Try as he might, Stewart was not willing to totally avoid the topical humor he employs with his regular gig, including his second-favorite target: journalists.
Talking about best picture nominee "Capote," Stewart said, " 'Capote,' of course, addressed similar themes to 'Good Night, and Good Luck.' Both films are about determined journalists defying obstacles in a relentless pursuit of truth. Needless to say, both are period pieces."
Stewart's near "Uma, Oprah" moment came while ribbing director Steven Spielberg for "Munich," a film about Israeli soldiers in pursuit of the men who killed Israeli athletes at the 1972 Olympic Games. "From the man who also gave us 'Schindler's List,' " he said. " 'Schindler's List' and 'Munich.' I think I speak for all Jews when I say, 'I can't wait to see what happens to us next!' Trilogy!"
Stewart dealt with the "elephant in the room," gay content in Oscar nominees "Brokeback Mountain," "Capote" and "Transamerica," by joking that he has no problem with gay-themed movies but was offended with how "Brokeback" 's gay love story "tarnishes the noble Western tradition."
"I'm sorry, I just feel like there's nothing remotely gay about the classic Hollywood westerns," Stewart said as he unfurled a montage of clips from famous cowboy movies in which men were seen stroking their guns, admiring each others' rifles, winking at fellow cowpokes, unbuckling their belts and staring longingly at each other.
Though he avoided the kind of teasing of fellow actors that drew Rock a stern response from Sean Penn last year, Stewart pressed his luck after the award for makeup was handed out by saying he was surprised Russell Crowe's boxing flick, "Cinderella Man," didn't win. "I imagine the difficulty of making Russell Crowe look like he got into a fight," he said, adding, "I'm going to be pummeled later this evening, aren't I?"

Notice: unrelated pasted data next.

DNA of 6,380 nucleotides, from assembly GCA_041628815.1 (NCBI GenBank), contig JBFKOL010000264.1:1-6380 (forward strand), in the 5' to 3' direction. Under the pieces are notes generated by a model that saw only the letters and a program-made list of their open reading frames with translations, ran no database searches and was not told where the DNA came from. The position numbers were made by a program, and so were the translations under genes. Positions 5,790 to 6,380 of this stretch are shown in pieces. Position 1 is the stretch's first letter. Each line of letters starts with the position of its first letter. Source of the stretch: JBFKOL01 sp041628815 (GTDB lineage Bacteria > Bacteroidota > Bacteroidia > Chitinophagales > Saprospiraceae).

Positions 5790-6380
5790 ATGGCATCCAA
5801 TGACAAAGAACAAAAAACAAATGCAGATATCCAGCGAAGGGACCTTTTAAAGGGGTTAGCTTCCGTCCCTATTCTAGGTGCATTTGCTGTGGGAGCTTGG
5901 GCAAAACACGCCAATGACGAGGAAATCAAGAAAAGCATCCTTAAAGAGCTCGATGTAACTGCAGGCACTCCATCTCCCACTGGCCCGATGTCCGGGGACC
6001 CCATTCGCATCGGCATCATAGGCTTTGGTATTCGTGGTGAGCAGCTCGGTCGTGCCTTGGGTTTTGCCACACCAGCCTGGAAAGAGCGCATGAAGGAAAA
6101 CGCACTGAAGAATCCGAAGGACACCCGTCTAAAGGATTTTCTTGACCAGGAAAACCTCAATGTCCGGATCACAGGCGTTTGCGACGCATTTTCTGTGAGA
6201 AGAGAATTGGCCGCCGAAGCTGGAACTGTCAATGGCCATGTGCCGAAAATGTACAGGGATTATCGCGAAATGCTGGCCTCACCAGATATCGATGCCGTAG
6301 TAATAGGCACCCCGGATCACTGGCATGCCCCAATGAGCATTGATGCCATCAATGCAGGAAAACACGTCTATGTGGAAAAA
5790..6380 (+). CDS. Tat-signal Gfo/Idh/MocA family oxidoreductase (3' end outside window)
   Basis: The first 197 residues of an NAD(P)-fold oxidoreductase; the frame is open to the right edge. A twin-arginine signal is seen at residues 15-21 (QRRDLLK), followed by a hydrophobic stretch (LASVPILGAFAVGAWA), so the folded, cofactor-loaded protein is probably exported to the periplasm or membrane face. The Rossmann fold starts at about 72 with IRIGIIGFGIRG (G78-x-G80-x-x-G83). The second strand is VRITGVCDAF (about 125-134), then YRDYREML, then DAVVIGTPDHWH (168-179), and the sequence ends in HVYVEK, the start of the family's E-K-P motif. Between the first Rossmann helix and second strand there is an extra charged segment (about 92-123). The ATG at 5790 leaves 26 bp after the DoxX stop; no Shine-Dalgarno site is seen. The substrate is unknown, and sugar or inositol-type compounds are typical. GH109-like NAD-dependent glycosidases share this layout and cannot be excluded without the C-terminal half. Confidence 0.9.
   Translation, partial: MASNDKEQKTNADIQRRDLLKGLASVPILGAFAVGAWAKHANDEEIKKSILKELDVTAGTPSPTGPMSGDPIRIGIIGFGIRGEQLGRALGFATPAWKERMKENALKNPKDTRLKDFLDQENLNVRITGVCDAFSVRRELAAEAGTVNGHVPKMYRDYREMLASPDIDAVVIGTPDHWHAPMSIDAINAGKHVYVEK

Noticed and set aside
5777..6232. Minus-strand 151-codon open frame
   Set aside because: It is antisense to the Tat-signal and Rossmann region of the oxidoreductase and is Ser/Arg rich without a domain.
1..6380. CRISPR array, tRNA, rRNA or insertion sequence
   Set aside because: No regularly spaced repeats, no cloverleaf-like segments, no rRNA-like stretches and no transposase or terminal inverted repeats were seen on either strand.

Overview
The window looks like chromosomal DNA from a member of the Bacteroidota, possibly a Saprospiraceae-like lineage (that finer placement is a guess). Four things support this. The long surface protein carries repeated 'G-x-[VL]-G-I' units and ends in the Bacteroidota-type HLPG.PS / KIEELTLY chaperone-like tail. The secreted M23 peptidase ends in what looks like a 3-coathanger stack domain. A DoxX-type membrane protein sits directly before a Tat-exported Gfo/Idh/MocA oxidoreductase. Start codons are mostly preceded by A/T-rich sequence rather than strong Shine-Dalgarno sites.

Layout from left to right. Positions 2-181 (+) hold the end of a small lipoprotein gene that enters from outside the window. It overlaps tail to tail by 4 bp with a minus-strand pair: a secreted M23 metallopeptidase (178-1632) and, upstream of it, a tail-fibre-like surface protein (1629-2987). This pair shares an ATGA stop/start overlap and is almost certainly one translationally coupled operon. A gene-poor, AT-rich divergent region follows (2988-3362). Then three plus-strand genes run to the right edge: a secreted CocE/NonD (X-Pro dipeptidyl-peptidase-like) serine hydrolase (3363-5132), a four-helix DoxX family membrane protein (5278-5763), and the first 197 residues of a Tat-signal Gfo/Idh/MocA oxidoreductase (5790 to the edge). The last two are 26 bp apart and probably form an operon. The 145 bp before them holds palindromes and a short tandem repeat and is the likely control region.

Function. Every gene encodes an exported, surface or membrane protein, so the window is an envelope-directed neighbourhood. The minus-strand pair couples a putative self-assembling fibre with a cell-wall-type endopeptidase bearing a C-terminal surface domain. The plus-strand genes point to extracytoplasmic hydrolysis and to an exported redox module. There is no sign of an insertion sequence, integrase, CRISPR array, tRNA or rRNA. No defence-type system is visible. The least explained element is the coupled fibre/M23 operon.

Stewart had nothing but nice things to say about Memphis, Tennessee, rap crew Three 6 Mafia, though, after they performed "It's Hard Out Here for a Pimp," from "Hustle and Flow."
"You know what? I think it just got a little easier out here for a pimp," he said.
When "Pimp" won for best original song and the group bounded up excitedly and gave (somewhat profane) shout-outs to everyone they could think of — including fellow rapper Ludacris and, just for good measure, Clooney — Stewart seemed genuinely touched.
"How come they're the most excited people out there tonight?" he said.
"That's how you accept an Oscar!" Stewart said. He later added, "For those of you keeping score at home, Martin Scorsese, zero; Three 6 Mafia, one."
Assuming he did avoid that feared beat-down from Crowe, only time will tell if Stewart is the next Crystal or one-and-done Letterman. But you can be sure of one thing: He's likely the only host in Oscar history who will find a way to work in a blink-and-you-missed it joke about the toppling of an oversized Oscar statue as a metaphor for the spread of democracy in Iraq while working in a line about James Caan hitting the statue with his sandal. Think about it.